Python & Django


Django toolkit for Python stored procedures in PostgreSQL

Handmade Software
Published in
5 min readJan 28, 2022


PostgreSQL is one of the most advanced good old SQL databases, covering a huge spectrum of tasks and showing outstanding performance. PL/Python plugin allows writing stored procedures in Python.

Django integrates with PostgreSQL over its amazing contrib module and supports many of those modern features, but not PL/Python. My last library, Django-plpy, closes this gap.


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About PL/Python and its features

PL/Python allows you to create fully functional stored procedures using Python instead of the PostgreSQL’s native stored procedure language PL/SQL. The Python version used is set in the PostgreSQL build.

Here is a simple example of a PL/Python function:

and a trigger:

Maintaining PL/Python functions with Django in raw SQL can become quite annoying, as although Django ORM integrates deeply with the database, stored procedures and triggers were never really favored by Django. Possible reasoning for it is that database is responsible for data storage, and web application for logic. Django-plpy makes testing of stored procedures without a database possible, where at least cosmetically logic remains in the database. Let’s dive in.

Using django-plpy

The main workflow for bringing python functions to the database is to decorate them with @plpython and call command syncfunctions to install them. Full annotation is needed for the proper arguments mapping to the corresponding Postgres type function signature. The arguments are then automatically mapped to the proper database types.

After executing syncfuntion Django-plpy will wrap the function in a stored procedure and install it in the database. The function still remains a python function and can be easily unit tested without involving a database. Here is how the function can be used when installed.

Python functions in SQL queries

Python functions in annotations

Using python functions for custom ORM lookups

Installing of python triggers

Triggers are a very mighty mechanism, django-plpy allows you to easily mark a python function as a trigger, so some logic from your project is directly associated with the data changing events in the database.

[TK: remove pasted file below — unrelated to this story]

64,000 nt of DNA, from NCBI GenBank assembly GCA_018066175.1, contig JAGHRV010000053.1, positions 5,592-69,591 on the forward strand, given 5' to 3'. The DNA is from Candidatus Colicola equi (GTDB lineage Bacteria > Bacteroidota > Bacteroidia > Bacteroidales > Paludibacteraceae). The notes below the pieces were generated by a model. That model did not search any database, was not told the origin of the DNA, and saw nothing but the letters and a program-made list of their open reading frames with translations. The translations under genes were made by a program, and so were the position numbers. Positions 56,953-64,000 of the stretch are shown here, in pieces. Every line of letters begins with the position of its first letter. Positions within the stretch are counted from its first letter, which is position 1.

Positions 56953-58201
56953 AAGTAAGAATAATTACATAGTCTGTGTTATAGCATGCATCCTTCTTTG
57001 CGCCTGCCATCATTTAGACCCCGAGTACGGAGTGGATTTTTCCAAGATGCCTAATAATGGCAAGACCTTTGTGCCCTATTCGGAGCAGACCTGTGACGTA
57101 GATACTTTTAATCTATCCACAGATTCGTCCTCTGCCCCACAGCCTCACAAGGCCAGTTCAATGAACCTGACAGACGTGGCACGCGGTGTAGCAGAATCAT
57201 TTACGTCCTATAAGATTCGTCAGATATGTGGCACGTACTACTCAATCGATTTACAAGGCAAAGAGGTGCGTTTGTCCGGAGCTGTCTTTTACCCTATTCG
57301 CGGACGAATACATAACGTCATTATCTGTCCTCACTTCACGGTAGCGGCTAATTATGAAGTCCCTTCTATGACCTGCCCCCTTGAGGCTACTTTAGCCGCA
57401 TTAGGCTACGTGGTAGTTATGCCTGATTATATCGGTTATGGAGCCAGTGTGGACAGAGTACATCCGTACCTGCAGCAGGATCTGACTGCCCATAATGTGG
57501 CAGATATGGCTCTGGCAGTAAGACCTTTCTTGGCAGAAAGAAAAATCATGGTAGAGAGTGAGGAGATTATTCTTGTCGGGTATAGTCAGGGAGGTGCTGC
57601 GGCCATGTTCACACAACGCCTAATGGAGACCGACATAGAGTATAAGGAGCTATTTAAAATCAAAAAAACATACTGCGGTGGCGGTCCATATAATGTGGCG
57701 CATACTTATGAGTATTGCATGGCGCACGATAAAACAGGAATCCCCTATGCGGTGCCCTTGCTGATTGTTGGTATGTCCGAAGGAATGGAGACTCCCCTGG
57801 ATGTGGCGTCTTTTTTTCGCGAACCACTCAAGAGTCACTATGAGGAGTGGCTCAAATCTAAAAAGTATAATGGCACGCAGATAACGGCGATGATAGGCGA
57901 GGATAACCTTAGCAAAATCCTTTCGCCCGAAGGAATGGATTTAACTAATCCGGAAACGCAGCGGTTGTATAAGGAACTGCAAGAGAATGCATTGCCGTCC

Here is an example of a python trigger using the @pltrigger decorator.

Using Django models in triggers

The parameters of @pltrigger decorator declare the trigger parameters like event the trigger will bind to and table name. You can replace table_name with a model name, the table name will be looked up automatically:

Read more about plpy triggers in the official Postgres documentation:

Using Django ORM in triggers comes at a price, though, so if you want to use them, check out the details of the implementation below.

Bulk operations and triggers, migrations

Python triggers are fully featured Postgres triggers, meaning they will be created for every row, unlike Django signals. So if you define a trigger with event=”UPDATE” and call a bulk update on a model, the trigger will be called for all affected by the operation:

Updated calls the trigger for every row

Unlike the code of Django models or signals, triggers will also be called while migrations.

Turning Django signals to PL/Python triggers

Although Django signals are neither asynchronous nor have any ability to be executed in another thread or process, many developers mistakenly expect them to behave this way. Often it leads to a callback hell and complex execution flow because Django signals implement a dispatcher-receiver pattern and only make an impression of asynchronous execution.

With django-plpy, you can quickly turn your signals into triggers and make them truly asynchronous.